In 2002, Pontiac brought the Solstice to the Detroit Auto Show. Then they sat back and watched the crowds to see if there would be any interest in their little roadster. Luckily for Pontiac, they struck a chord with showgoers. There was so much interest generated in the Solstice that Pontiac decided to produce it as quickly as possible.
In April 2005, Pontiac debuted the Solstice as a 2006 model year vehicle. The debut was a bit unconventional. At the time, the television show called The Apprentice was very popular. Pontiac approached the show and asked the contestants to create a promotional brochure about the roadster. The show agreed and documented two teams as they created the brochure and presented it for review. Of course, the Solstice was the best supporting actor for the show. After the show, Pontiac opened the order books. Within an hour, over one thousand people had placed their orders. The public’s attraction to the Solstice immediately translated to dollars and cents.
In 2007-2008, shortly after the introduction of the Solstice, General Motors was undergoing extreme stresses associated with the financial crisis of 2007-2008. In fact, it had to accept bailout funds from the government to keep functioning. However, even with the bailout, GM would not be able to continue operating all the brands it had. So, the decision was made to pull the plug on weak performers. Pontiac got the ax. That is not to say that Pontiac didn’t have some good products, though. The Pontiac Solstice was one of them.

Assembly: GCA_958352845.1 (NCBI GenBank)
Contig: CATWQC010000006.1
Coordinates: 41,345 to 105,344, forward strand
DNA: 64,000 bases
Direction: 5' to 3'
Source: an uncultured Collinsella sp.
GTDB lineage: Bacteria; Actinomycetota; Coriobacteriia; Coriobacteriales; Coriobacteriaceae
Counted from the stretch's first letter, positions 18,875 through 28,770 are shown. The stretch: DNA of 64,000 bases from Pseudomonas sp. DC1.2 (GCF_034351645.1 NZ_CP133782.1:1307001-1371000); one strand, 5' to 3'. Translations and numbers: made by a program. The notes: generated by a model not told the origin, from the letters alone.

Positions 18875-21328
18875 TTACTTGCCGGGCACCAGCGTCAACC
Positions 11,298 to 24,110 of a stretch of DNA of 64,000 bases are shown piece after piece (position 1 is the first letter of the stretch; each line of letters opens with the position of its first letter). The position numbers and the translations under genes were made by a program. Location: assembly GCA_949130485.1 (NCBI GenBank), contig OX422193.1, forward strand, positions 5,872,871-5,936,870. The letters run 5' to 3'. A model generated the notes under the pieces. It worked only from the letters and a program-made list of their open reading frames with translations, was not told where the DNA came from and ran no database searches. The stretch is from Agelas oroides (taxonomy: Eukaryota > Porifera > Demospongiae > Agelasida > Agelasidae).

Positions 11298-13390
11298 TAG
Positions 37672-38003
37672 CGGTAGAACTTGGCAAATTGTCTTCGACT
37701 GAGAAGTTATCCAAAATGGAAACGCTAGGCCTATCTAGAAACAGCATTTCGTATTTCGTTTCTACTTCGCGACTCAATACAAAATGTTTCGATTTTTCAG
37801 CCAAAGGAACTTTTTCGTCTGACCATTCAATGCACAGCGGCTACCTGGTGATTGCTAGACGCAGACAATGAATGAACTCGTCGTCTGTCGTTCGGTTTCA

Shutting the doors on underperforming Pontiac is understandable. But, the Solstice was a highlight in the portfolio of cars in Pontiac, as was the G8. At least the G8 was rebadged as a Chevrolet SS. The Solstice, however, was not rebranded. Instead, it was shown the way to the grave. Really? Pontiac made a mistake.
Was it Politics?
Some could argue that the cancelation of the Solstice was a political move. Having a two-seater to compete with the Corvette would be unacceptable. To avoid that, trashing the Solstice was the only option. That argument has been heard before at GM. Remember the Fiero?
What Should Have Happened
What would have made more sense would have been to take the Solstice to a sister brand. Chevrolet is not the only other brand under the General Motors umbrella. Buick has even had a two-seater of its own in the past, the Reatta. It was awkward in styling. But, the Solstice’s stying was not awkward. It was already beloved by many. So, why was the effort not made to rebadge the Solstice as a Buick? Yes, Buick at the time was considered as close to a geriatric brand as one could get. But, the Reatta showed that Buick was still after younger buyers, which is what the Solstice would have provided to Buick if the rebadging had occurred. It would have also prevented the Corvette folks over at Chevrolet from having a heart attack if the Solstice had gone under their banner.
It was a mistake to send the Solstice to the big garage in the sky. As an alternative, the Miata is offered by Mazda still. It has become boring, though. It is still the benchmark for a reasonably priced little convertible. But, it does not evoke the excitement of the Pontiac Solstice.